Experimental Methods. Materials. All chemicals were used as received unless otherwise noted. Tripropylamine (TPrA) (≥98%), 3,4-ethylenedioxythiophene (EDOT), tetrabutylammonium hexafluorophosphate (TBAPF6) (for electrochemical analysis, ≥99.0%), tetrabutylammonium perchlorate (TBAP) (for electrochemical analysis, ≥99.0%), anisole (anhydrous, 99.7%), Tris base (tris(hyrdoxymethyl)aminomethane), and acetonitrile (MeCN) (anhydrous, 99.8%), were from Sigma-Aldrich (St. Louis, Mo.). Strem Chemicals (Newbury Point, Mass.) was the supplier of tris(2,2′-bipyridyl)ruthenium(II) chloride hexahydrate, [Ru(bpy)3]2+ (min. 98%). Purified [Ru(v-bpy)3](PF6)2 was from an available batch. Reduced nicotinamide adenine dinucleotide (NADH) (grade II, 98%) disodium salt was from Roche Diagnostics (Indianapolis, Ind.). Sodium oxalate (Na2C2O4), sodium acetate, sodium phosphate monobasic, sodium phosphate dibasic, sodium nitrate, acetone, isopropanol, and dichloromethane were all analytical reagent grade and from Mallinkrodt-Baker (Phillipsburg, N.J.). 3,4-DHB (97%) was from Pfaltz and Bauer (Waterbury, Conn.). Silicon wafers with a 300 nm layer of thermally grown oxide (Si/SiO2) were from Silicon Quest International (San Jose, Calif.), and 1.1 mm glass slides coated with tin-doped indium oxide (ITO) (10 Ω/cm2) were from Nanocs Inc. (New York, N.Y.). Water (18 MΩ·cm) purified using a Millipore (Billerica, Mass.) Milli-Q system was used to clean all glassware and to prepare all aqueous solutions.
Graphene was grown on 0.025 mm thick copper foil (99.8%, Alfa-Aesar, Ward Hill, Mass.) using known chemical vapor deposition (CVD) methods. A layer of poly(methyl methacrylate) (PMMA) was added to the graphene before etching the copper in order to provide support during transfer. After etching the copper and transferring to water at least six times, graphene/PMMA was transferred to Si/SiO2, ITO, modified ITO (vide infra), or a glass microscope slide and dried with nitrogen. To remove the PMMA, the chips were immersed first in anisole for two to three hours, then in 50/50 (v/v) dichloromethane/acetone for at least 12 hours, and finally in isopropanol for at least two hours. The quality of the single layer graphene was verified by the 2D and G peaks at 2700 and 1600 cm−1, respectively, in the Raman spectra, obtained using a Renishaw (Gloucestershire, UK) InVia Confocal Raman microscope with excitation wavelength of 488 nm.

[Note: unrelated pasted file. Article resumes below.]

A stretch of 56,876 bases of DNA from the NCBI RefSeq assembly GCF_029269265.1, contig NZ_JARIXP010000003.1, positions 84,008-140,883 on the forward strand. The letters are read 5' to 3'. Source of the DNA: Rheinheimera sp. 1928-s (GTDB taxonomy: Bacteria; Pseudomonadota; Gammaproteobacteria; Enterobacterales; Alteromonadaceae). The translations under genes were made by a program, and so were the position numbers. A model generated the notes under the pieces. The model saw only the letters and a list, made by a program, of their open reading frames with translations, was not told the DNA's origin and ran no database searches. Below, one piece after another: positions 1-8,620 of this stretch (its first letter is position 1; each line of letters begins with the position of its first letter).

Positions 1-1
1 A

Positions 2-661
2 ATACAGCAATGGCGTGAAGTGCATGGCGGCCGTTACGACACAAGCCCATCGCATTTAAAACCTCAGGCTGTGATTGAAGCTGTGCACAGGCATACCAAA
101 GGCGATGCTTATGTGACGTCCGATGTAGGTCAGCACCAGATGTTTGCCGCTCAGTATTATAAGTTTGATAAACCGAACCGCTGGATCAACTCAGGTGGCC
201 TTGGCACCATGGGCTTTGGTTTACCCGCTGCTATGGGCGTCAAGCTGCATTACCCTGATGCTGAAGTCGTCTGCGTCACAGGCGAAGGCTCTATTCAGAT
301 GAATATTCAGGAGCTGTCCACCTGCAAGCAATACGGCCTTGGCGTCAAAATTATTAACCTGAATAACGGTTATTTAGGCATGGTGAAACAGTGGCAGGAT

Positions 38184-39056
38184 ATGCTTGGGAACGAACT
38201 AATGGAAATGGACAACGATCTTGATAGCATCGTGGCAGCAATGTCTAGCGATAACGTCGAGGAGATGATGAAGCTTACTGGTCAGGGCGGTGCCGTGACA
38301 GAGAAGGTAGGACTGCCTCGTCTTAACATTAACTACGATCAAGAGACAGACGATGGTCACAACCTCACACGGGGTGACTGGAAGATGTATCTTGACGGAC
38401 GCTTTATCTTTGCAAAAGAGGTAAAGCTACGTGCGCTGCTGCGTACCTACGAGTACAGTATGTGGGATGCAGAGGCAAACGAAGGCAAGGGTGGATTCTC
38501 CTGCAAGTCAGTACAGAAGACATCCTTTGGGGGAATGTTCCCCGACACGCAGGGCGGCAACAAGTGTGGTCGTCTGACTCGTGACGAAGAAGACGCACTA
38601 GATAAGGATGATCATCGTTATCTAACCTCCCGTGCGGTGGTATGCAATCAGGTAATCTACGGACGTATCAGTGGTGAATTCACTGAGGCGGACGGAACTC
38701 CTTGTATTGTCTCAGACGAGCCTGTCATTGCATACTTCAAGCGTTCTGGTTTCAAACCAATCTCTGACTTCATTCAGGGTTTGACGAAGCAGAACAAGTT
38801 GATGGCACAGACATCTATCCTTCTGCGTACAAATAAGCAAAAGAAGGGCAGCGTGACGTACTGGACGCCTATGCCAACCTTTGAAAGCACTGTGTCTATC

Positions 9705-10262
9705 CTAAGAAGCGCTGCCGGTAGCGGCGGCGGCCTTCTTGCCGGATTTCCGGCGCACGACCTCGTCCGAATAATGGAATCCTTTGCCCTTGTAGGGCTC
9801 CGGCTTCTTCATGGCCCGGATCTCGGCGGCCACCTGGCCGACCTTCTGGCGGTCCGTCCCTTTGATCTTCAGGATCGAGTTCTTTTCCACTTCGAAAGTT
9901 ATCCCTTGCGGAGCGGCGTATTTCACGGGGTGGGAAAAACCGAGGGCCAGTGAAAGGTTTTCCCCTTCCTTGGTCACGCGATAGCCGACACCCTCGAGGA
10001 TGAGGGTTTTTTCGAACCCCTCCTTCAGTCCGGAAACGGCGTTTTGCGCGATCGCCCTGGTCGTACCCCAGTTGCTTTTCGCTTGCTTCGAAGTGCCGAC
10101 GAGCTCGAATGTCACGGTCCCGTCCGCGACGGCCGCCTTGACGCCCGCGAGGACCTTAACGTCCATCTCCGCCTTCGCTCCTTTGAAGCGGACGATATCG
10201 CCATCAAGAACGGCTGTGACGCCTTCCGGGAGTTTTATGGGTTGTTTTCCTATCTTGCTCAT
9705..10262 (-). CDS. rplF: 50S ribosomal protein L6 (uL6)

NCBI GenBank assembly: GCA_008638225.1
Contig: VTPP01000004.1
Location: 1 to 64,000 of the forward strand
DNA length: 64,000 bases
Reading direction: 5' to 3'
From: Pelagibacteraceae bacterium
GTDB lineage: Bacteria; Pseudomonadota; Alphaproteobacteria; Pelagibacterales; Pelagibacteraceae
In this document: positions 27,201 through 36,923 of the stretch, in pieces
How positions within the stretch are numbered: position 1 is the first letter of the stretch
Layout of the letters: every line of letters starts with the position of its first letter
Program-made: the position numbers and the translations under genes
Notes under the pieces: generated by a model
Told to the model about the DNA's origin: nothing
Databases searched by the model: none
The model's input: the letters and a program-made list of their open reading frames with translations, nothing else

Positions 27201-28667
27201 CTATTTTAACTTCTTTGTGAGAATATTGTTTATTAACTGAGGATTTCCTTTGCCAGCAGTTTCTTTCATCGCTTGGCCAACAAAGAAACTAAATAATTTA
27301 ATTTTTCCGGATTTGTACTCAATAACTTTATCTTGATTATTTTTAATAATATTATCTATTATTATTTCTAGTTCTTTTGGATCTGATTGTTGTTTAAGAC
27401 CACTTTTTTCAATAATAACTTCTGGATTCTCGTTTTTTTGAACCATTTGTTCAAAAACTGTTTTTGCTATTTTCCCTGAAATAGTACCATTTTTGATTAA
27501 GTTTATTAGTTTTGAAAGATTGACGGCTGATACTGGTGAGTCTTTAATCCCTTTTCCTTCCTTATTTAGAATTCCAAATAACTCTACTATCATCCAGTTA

Electrochemical and ECL Measurements. All electrochemical measurements were performed in a three-electrode cell configuration with graphene as the working electrode. Electrical contact to graphene was made using gold evaporated on the graphene or by using copper tape and indium wire directly on the graphene. Auxiliary and reference electrodes were a gold or platinum wire and an Ag/AgCl/1 M KCl electrode inside a salt bridge (3% agar with 0.2 M potassium nitrate), respectively. All potentials are reported vs. Ag/AgCl unless noted otherwise. A silver wire quasireference electrode (Ag QRE) was used in nonaqueous solutions. No calibration of the QRE was made because the potential was usually stable over the time required for each measurement. Electrodes were placed in a homemade Teflon cell with a Plexiglas base, and an o-ring was used to expose an area of 0.5 cm2 graphene to solution. For ECL measurements, the base was an aluminum piece with a hole to allow any emitted light to pass through the bottom of the cell. In this configuration, any ECL emission was detected through the ITO electrode on the bottom of the cell opposite to the solution (
ECL measurements were performed using an EG&G Princeton Applied Research (Princeton, N.J.) Model 173 Potentiostat-Galvanostat with a Model 175 Universal Programmer and Model 176 Current Follower. Data were recorded using a custom LabVIEW (National Instruments, Austin, Tex.) program and a National Instruments USB-6210 DAQ device. Emission was detected using a Hamamatsu Model R928 photomultiplier tube (PMT) operated at 750 V using a Model 556 high-voltage power supply from EG&G Ortec (Oak Ridge, Tenn.). The PMT was connected to the DAQ device using an Ithaco (Ithaca, N.Y.) Model 1211 current preamplifier.
Electrochromic measurements were performed at room temperature using a Model HSV-100 and HABF1510m potentiostat (Hokuto Denko). All other electrochemical measurement were performed using a Model 900 potentiostat (CH Instruments, Austin, Tex.).